They say rain bothers the fisherman and not the fish, but the real question is if catching fish is easier in rainy weather conditions. Let’s explore some of the advantages and disadvantages of fishing in the rain.
Is Rain Good Or Bad For Fishing?
There are many different opinions on this matter, but the most common answer is that rain can be good and bad depending on the time of day, the type of fish you’re looking to catch, and your location.
Let’s explore some of the pros and cons of fishing in wet weather.
The first benefit of fishing in the rain is that it can help you catch more fish. This is because rain can often stir up the water and make fish more active.
This means that they are more likely to bite your bait, which increases your chances of catching something. Many kayakers will head out during light rain and capitalize on this when the fish are more active because they can get into less crowded areas where the fish aren’t normally disturbed by boaters.
Research the best fishing kayaks under $1,000, for those looking for other options than shore fishing.
Another pro of fishing in rainy weather is that it can help you escape the heat. If it’s a hot day and you don’t want to be out in the sun, heading out in the rain can be a great way to cool off while still enjoying your favorite hobby. Heavy rain will stir up aquatic critters in the water and cause a feeding frenzy near run-offs.
Finally, fishing in the rain can be more peaceful and relaxing. There’s something about being out in nature when it’s raining that can help you clear your mind and relax. If you’re looking for a way to de-stress, fishing in the rain may be perfect.
Of course, there are also some drawbacks to fishing in the rain. One of the biggest is that it can be difficult to stay dry. If you don’t have the right gear, you’ll likely end up soaked, which can be uncomfortable (and cold if it’s winter).
Another downside to wet weather fishing is that it can be harder to see your line and bait. This makes it more difficult to know when you’ve got a bite, leading to lost fish.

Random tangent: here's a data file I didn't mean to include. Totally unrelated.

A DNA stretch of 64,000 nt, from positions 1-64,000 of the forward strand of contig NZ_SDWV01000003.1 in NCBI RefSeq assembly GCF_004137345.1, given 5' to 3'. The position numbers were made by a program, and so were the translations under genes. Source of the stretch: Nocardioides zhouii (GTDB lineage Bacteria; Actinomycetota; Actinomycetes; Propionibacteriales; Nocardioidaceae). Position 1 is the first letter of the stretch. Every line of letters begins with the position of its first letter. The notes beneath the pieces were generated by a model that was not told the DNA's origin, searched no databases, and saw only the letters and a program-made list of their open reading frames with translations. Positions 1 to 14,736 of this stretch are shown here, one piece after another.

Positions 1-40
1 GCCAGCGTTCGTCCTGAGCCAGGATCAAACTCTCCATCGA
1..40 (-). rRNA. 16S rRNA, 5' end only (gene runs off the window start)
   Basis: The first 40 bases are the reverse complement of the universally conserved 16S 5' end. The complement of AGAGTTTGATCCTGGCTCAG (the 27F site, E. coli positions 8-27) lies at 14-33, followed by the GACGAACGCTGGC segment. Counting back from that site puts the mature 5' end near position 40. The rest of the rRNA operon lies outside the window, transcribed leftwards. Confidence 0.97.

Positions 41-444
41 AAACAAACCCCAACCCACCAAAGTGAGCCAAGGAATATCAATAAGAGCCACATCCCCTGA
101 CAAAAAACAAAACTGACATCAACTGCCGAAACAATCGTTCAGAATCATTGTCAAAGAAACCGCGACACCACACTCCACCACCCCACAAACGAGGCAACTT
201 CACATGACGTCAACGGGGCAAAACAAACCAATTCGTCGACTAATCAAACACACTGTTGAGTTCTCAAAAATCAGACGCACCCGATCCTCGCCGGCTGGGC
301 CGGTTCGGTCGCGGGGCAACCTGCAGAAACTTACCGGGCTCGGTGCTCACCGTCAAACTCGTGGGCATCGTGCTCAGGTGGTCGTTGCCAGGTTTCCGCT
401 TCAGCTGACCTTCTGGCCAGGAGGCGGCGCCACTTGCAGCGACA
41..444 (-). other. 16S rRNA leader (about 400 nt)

Water clarity will decrease during rainfall, making it harder to spot bass, trout, and other types of fish.
Finally, bad weather can make for an unpleasant experience. If it’s pouring rain and you’re cold and wet, likely, you won’t have a good time. Make sure you have the proper fishing gear and clothing when out in the rain. Get the best fishing shoes you can afford, they will be indispensable during these times.
Air Pressure and Fish Activity
The measure of atmospheric pressure is used by a tool called a barometer, which measures the weight of the air column on a unit of surface area at sea level.
How Does Barometric Pressure Affect Fish?
Fish can sense pressure changes through their air bladder, well before humans. The larger the bladders of the fish species, the more uncomfortable the fish are in pressure changes.
Certain species are more comfortable when there’s stable high pressure. With rising barometric pressure after the rain, fish will become more active. This is when they look for more food, leading to more fish bite and feeding activity (aka a feeding frenzy). Bass, for example, will tend to forage for prey in shallow water as the pressure begins to drop. This makes pressured bass a little more enticed to strike a bait or lure when in the strike zone.
For example, if you’re saltwater fishing for halibut, falling pressure or low barometric pressure is more ideal than high pressure. This is mainly because halibut don’t have swim bladders and won’t notice the change in the weather forecast.
The temperature of the water affects fishing in several ways. In general, warmer water holds less oxygen than cooler water, which can be a problem for fish. Oxygen levels dissolve faster in warmer water, making it more difficult for fish to breathe. As a result, fish species that are used to colder water may not be able to survive in warmer water. Finally, the temperature of the water can affect the way that fish behave.
As a fisherman, you should know the water temperature limits for each fish species. For example, walleye usually feed and swim between 64-77 degrees Fahrenheit while bass prefers 66 – 80 degree water temperatures; white sucker catfish thrive at 75°F or less but die when exposed for more than 1 hour above 86° F (29 Celsius).
A cold rain changes the temperature of a body of water and its clarity and salinity. As fresh nutrients pour into our tanks from intense downpours, local fish will behave differently than they normally would during dry periods.
However, during the warm days of summer, steady rain that will drop to the fish’s ideal temperature range is your sign to grab a fishing rod. This is when the warm surface hits optimum temperature, where most fish will feed along the shore’s water surface.
In conclusion, whether rain is good or bad for fishing depends on the individual. Some people swear by fishing in the rain, while others prefer to avoid it. So it’s important to consider what you’re looking for in a fishing trip before deciding if wet weather is right for you.